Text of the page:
Summit students get outdoors with Building Hope Summit County, Breckenridge Outdoor Education Center
BRECKENRIDGE — After many local Summit County students have gone months without outdoor recreation and interaction with other kids, Building Hope Summit County and the Breckenridge Outdoor Education Center joined forces on Thursday, June 25, to give them an outlet.
Out on the BOEC Ropes Course Challenge, local teens traversed the two-story multi-event course located high up in the trees of the center’s 39-acre wilderness site on Peak 9. For Carol Craig, the youth connection program coordinator for Building Hope, this partnership with the center was especially important for local teens after the community lost two teenagers to suicide in recent months during the novel coronavirus pandemic.
“So the school district and some other local community members got together and felt we needed to do something for our local community to help them connect in person,” Craig said. “So, basically, we got a stakeholder group together of different organizations around the county, and we talked about what we might be able to do.”
Working with the education center, Building Hope thought to expand the programming of its connectedness events from just adults to local teens. With a mission of reducing the stigma around mental health and illness, Craig said Thursday’s event was an opportunity for local teens to talk about how they are feeling “in a really light and fun way.”
“To get together with other people and have face-to-face time, not on Zoom,” Craig said.
The events, which Craig said the organizations will continue to do throughout the summer, are free. Though the schedule is yet to be finalized, Craig said the two nonprofits are looking at doing another ropes course event as well as rock climbing and stand-up paddle boarding on Lake Dillon.
As for Thursday, brothers Dirk, 14, and Case, 15, Bosgraaf of Breckenridge appreciated the opportunity to get outside their house for outdoors fun after months of schoolwork and video games indoors.
Chatting with the center’s staff after the event, Case said he’s cognizant that video games are built in a very specific way, to provide sudden, fast and often dopamine rushes. Thursday’s event, where he led his brother through balancing on ropes, ladders and wooden bridges while being harnessed into cables above, was a harder challenge that made him feel better.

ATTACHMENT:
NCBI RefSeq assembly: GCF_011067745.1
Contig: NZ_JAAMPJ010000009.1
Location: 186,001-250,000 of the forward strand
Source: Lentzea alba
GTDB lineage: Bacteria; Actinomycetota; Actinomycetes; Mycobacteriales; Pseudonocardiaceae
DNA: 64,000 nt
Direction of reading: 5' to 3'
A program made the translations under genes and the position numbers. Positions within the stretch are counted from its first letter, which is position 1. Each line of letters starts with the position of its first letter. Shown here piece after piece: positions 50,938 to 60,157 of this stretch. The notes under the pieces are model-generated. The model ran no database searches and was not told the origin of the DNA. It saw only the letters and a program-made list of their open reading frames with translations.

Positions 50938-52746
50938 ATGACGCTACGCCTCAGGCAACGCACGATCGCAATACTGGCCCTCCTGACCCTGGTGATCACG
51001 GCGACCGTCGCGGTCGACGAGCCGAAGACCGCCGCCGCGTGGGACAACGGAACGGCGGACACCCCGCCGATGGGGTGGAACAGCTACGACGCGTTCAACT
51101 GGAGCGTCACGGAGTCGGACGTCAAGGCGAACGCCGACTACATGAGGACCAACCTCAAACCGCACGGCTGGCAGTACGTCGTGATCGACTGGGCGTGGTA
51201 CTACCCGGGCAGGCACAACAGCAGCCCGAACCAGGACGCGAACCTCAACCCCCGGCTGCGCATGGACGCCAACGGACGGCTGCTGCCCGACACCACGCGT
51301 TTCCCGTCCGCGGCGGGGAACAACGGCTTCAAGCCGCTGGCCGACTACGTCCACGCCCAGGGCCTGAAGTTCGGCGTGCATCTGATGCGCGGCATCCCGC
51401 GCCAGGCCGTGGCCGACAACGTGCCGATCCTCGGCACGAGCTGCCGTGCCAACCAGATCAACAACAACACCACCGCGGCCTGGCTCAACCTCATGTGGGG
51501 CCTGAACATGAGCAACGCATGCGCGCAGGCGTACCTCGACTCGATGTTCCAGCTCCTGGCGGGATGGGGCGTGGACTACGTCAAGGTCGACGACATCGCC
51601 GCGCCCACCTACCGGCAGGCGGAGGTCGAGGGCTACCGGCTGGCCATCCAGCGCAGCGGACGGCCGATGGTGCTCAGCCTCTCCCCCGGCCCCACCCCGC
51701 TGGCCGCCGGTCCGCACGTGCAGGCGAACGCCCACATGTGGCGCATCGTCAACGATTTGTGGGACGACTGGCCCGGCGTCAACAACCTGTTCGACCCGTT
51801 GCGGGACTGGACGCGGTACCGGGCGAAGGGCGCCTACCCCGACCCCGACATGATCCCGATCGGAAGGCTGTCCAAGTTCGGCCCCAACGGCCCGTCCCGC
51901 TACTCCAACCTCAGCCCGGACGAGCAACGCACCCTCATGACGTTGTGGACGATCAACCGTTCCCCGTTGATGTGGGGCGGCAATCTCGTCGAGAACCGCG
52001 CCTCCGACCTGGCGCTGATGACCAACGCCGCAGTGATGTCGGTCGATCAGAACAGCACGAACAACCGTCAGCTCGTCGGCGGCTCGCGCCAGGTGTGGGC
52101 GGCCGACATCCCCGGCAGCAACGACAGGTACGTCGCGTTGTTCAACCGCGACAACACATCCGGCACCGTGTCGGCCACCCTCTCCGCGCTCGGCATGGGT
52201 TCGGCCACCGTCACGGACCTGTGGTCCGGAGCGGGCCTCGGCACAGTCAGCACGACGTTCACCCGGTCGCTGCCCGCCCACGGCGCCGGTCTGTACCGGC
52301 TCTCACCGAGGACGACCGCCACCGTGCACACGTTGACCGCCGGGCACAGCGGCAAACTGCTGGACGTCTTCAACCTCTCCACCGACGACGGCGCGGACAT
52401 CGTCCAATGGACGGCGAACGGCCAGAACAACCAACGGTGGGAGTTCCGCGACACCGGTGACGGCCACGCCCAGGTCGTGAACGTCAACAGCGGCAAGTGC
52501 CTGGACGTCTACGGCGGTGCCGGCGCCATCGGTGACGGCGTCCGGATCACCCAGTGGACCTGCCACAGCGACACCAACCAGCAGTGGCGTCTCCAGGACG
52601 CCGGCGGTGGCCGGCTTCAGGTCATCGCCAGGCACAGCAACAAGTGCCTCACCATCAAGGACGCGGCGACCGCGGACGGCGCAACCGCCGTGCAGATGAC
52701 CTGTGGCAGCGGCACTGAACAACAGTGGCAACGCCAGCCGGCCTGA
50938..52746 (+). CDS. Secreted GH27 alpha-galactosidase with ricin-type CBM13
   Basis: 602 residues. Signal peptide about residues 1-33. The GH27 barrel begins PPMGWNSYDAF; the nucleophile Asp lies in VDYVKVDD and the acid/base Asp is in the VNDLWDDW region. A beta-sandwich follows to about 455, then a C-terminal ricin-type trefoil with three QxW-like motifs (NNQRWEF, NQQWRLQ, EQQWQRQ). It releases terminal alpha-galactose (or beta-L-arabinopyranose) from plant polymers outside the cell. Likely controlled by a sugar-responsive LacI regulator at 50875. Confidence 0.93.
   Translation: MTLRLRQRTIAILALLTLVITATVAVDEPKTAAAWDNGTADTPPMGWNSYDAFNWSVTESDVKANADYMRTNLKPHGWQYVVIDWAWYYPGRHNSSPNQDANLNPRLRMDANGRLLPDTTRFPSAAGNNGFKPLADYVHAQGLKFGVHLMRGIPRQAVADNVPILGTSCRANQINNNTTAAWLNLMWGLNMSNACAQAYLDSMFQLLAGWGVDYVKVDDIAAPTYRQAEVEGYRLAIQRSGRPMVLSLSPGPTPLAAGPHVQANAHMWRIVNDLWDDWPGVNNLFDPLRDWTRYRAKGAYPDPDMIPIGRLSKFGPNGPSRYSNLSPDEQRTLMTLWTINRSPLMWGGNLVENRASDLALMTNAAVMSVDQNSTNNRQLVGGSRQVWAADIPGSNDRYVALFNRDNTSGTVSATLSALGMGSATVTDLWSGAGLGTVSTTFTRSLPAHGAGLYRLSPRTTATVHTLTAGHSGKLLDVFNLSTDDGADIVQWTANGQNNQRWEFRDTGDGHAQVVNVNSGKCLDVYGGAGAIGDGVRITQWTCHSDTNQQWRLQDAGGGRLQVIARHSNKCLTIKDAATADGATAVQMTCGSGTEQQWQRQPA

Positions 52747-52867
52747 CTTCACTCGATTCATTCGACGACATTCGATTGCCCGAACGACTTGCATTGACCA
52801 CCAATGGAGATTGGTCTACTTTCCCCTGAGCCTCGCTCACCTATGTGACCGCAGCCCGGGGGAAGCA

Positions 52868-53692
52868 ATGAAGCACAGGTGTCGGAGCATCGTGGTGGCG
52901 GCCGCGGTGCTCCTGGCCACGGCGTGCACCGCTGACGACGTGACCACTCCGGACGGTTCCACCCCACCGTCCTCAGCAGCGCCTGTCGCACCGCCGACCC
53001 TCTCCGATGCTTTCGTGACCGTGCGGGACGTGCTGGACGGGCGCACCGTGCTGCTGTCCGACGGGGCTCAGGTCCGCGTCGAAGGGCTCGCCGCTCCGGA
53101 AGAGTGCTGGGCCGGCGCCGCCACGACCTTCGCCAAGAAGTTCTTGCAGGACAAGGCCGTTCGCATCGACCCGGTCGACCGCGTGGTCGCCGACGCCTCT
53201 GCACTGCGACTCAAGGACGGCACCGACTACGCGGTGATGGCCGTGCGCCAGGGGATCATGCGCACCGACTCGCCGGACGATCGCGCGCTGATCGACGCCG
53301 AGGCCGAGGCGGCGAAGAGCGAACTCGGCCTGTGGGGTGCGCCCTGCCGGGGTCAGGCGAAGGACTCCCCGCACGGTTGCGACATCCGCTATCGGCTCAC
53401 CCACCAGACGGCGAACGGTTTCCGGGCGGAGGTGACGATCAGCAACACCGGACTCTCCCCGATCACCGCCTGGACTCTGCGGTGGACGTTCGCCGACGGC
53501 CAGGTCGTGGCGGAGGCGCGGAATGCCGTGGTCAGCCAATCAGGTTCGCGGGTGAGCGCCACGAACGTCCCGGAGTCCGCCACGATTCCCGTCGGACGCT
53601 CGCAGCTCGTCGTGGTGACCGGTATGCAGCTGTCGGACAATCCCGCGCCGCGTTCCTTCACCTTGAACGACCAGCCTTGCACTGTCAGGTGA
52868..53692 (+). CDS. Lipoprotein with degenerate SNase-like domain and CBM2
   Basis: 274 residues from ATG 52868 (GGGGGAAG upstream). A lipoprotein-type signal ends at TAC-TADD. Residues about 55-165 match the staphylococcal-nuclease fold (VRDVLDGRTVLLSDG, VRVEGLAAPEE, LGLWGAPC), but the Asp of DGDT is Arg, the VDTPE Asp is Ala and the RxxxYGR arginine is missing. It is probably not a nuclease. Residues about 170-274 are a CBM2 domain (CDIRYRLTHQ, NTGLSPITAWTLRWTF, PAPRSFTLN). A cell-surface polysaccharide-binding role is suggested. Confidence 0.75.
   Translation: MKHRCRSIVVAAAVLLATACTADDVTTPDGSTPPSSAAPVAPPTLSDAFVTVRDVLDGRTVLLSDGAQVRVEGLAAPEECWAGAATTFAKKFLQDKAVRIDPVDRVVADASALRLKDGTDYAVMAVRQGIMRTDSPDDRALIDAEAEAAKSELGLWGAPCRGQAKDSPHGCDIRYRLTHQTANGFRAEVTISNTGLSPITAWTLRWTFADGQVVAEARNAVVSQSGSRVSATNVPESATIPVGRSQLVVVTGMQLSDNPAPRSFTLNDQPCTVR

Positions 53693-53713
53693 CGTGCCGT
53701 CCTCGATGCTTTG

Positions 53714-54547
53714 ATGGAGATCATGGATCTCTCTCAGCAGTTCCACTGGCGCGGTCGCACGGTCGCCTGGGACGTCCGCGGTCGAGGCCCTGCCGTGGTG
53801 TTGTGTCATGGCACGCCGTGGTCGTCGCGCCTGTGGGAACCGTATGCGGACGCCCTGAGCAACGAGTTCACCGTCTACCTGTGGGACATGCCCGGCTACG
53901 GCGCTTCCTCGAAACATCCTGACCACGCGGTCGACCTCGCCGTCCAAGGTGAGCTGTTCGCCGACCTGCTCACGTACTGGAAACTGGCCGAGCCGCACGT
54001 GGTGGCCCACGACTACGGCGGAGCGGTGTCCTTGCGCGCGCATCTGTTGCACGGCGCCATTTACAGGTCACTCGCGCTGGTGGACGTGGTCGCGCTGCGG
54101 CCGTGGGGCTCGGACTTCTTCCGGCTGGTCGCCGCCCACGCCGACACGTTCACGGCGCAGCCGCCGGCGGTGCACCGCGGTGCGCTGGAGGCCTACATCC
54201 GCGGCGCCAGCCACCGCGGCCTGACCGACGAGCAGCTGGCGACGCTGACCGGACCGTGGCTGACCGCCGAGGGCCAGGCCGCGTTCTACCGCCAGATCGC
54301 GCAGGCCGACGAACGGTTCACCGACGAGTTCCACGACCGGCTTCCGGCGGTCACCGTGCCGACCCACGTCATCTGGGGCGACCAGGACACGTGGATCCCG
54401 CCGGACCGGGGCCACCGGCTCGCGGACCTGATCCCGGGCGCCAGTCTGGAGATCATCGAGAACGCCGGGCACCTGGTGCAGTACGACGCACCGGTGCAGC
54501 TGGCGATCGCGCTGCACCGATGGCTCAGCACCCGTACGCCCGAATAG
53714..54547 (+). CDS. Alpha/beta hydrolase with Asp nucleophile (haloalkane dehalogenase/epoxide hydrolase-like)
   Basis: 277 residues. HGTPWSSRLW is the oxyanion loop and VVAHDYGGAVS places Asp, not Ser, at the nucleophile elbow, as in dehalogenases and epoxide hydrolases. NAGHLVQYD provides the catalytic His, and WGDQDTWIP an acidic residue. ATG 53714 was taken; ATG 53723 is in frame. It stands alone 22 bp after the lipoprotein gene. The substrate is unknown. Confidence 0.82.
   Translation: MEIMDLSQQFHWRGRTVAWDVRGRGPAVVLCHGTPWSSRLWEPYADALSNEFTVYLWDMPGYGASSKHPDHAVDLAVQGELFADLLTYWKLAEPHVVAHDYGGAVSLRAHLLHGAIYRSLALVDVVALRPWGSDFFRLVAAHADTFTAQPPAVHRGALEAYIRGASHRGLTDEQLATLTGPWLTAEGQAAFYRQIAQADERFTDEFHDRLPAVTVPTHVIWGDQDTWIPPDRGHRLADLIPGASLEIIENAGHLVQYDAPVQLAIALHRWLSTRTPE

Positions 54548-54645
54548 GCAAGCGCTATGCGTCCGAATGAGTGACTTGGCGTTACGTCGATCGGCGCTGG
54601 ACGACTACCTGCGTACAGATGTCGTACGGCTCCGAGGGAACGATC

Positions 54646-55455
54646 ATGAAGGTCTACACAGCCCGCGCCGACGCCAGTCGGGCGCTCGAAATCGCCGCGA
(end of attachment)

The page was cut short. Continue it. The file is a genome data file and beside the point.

“Because you really had to push yourself to actually get there,” Case said. “The self accomplishment creates a difference in the rush. It’s what you get from completing something.”
Case said he and his brothers throughout quarantine would spend two to three hours on schoolwork each morning before often pivoting to their favorite video games, such a “Minecraft” or “Borderlands.” It wasn’t until a few weeks ago the brothers and their family took some time outside to wakeboard on the first days of summer out on the water. Thursday’s ropes course challenge, where staff taught them skills in self-empowerment, trust and perseverance, further took them out of their quarantine routine of staying indoors, which they said they appreciated.
“For me, when you’re going outside, you can socialize, be with friends and have more fun with others,” Case said. “You know, our other brother, he went to the soccer field one day recently to play with his friends and stuff. And at one point, they stopped playing because they were tired and they all just sat and talked. My mom, she said that’s fine. That’s what people need. And I’d agree. That’s what people need. They need to go out and talk with people. But it’s tricky.”
The Bosgraff brothers were joined out on the ropes course Thursday by Breckenridge 15-year-old Dina Hernandez. Before she enters 11th grade at Summit High School in the fall, Hernandez said Thursday’s event helped her overcome her fear of heights. She did so after just three days ago her mom told her she’d signed her up for the challenge.
“And I was like, ‘You did what?’” Hernandez said. “That was three days ago. This is my first time here, it’s kind of nerve racking. I guess I was scared of getting to meet new people, but it was very fun. The rappelling part, I had trouble trusting, leaning back. But I am proud of the fact that I went on the ropes course.”
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